Alligators and Bitterns

This is a re-post from my emailed Nature Reports from November 4, 2012

Saturday morning was a trip to my favorite, Brazos Bend State Park. I left while it was still dark (dodging a river on my street where a water main had broken overnight) and got to the park just as the sun was coming up. The ground fog is so pretty but it burned off fast. One of the volunteers told me that on Friday the fog hung around most of the morning; it was a black and white world.

I started at the pier on 40-acre lake and tried my hand at sunrise pictures. You will not be subjected to my failures; obviously I need to practice more. But, the light certainly contributed to this shot:

Awesome Alligator

Awesome Alligator

I am going to use it for my desktop at work. Should keep me awake during long call-in meetings, don't you think? In case you want to become an expert this is an American Alligator.

The lake is low, the leaves are turning. I am curious to how things will look in the winter. Already, you can see into the woods in places where it was a solid wall of green during the summer.

View from the pier to the west

View from the pier to the west

Traveling around on the trail (which goes behind that row of trees) to the Observation Tower, I found my old friend the Bittern. He was out in the open and consented to pose for a while. Still, the background is so messy. I am getting very particular about my shots.

American Bittern

American Bittern

I almost got a great woodpecker shot. He was close enough and I had him in focus, but the sun was coming in from the side so strong I was practically blinded. I just had to guess and none of them came out nice. They are pretty fast movers.

There were some Ibis that squawked at me, herons and egrets out of camera range and lots and lots of sparrows. There are almost impossible to identify when they are up close, but in the brush they blend in and are just movements. There is a whole class in sparrow identification at Audubon; not sure if I can sustain enough interest for that. But, lots of cheep cheep noises on the trail.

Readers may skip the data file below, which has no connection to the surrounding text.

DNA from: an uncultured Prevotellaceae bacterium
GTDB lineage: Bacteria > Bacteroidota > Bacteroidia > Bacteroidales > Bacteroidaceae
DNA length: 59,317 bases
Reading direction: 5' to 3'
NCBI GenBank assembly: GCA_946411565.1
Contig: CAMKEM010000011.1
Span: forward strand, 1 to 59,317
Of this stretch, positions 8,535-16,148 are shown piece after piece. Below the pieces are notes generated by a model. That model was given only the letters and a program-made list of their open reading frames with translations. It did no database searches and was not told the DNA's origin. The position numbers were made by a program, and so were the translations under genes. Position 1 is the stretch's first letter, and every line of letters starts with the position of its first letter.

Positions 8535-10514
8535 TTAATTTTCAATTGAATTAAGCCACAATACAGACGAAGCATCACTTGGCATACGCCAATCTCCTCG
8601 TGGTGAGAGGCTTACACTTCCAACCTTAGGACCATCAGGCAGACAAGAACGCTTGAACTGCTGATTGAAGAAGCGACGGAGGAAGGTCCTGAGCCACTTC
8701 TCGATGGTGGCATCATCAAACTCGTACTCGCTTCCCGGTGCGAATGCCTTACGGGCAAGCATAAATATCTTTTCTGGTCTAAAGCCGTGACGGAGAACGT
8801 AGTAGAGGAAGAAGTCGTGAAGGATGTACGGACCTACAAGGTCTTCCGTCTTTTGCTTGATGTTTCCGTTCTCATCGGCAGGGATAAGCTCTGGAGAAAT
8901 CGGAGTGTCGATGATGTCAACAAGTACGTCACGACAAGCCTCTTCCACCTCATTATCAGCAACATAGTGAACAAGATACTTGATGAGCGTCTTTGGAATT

Passing the Observation Tower (where I changed my battery) each side of the trail had a lot of noise. This cheeping plus the falling leaves keep you constantly looking for birds. This is probably my best Over Caffeinated Plain Flitting Around Bird. Ever.

Female Ruby Crowned Kinglet

Female Ruby Crowned Kinglet

During lunch at the picnic tables looking out on the lake, I was thinking how much I really enjoy the quiet. No phones (well, I don't have one of those) but no email, no noise, nobody wants anything. And you are far away from everyday life.

Made a quick trip over to Creekfield Lake. I have to practice more on my scenery shots. There are some Cypress trees there with spectacular fall color but nothing came out well enough to brag about. I even got really brave and tried some white egrets in flight! Maybe next time.

These are the famous Black-bellied Whistling Ducks. I watched them for a while. These are all adults; and they are not happy when another tried to squeeze in on the log. They squawk and peck at the newcomers. Funny how most of them are looking the same direction, even if the one that is facing the other way.

Whistling Ducks all in a row

Whistling Ducks all in a row

And the juveniles are exiled to a smaller clump of dry land. None were brave enough to try to sit with the adults on the log.

Juvenile Whistling Ducks at the Children's Table

Juvenile Whistling Ducks at the Children's Table

Nice day and nice photos. Enjoy the fall weather.

Fall colors in South Texas

Fall colors in South Texas

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A trip to the coast

In which our heroine gets an idea

In which our heroine gets an idea